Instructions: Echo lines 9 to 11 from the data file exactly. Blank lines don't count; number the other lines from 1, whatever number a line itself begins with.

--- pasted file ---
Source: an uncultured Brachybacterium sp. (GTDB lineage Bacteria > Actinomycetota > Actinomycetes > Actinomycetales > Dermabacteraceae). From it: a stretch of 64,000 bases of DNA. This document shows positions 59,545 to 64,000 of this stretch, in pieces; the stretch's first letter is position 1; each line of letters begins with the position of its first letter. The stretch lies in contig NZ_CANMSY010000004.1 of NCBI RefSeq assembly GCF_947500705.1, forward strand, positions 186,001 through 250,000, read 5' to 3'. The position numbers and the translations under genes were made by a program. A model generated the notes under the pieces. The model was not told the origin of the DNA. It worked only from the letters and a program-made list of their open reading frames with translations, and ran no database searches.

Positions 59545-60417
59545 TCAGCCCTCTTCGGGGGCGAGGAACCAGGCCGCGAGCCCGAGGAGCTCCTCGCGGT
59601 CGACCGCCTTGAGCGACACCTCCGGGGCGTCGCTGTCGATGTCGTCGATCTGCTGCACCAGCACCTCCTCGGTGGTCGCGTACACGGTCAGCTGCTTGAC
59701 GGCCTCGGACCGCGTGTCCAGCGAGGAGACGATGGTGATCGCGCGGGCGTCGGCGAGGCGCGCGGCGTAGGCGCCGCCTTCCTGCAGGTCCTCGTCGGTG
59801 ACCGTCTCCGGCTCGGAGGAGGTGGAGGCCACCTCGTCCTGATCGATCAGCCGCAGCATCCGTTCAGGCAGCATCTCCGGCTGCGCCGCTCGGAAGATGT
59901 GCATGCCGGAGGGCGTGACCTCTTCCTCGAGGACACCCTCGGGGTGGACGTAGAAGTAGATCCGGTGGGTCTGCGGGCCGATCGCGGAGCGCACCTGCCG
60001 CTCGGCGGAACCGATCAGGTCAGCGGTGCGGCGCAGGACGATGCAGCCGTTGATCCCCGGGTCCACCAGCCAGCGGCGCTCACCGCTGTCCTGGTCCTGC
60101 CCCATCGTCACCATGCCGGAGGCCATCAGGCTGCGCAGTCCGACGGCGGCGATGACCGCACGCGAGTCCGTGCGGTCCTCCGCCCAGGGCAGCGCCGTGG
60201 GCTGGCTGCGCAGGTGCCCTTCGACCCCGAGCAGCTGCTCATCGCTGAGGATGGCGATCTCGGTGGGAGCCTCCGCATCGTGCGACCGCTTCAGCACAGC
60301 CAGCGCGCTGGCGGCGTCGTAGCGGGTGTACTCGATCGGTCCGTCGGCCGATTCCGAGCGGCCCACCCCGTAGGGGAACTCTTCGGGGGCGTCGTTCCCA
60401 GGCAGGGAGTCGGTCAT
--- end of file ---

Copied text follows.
60101 CCCATCGTCACCATGCCGGAGGCCATCAGGCTGCGCAGTCCGACGGCGGCGATGACCGCACGCGAGTCCGTGCGGTCCTCCGCCCAGGGCAGCGCCGTGG
60201 GCTGGCTGCGCAGGTGCCCTTCGACCCCGAGCAGCTGCTCATCGCTGAGGATGGCGATCTCGGTGGGAGCCTCCGCATCGTGCGACCGCTTCAGCACAGC
60301 CAGCGCGCTGGCGGCGTCGTAGCGGGTGTACTCGATCGGTCCGTCGGCCGATTCCGAGCGGCCCACCCCGTAGGGGAACTCTTCGGGGGCGTCGTTCCCA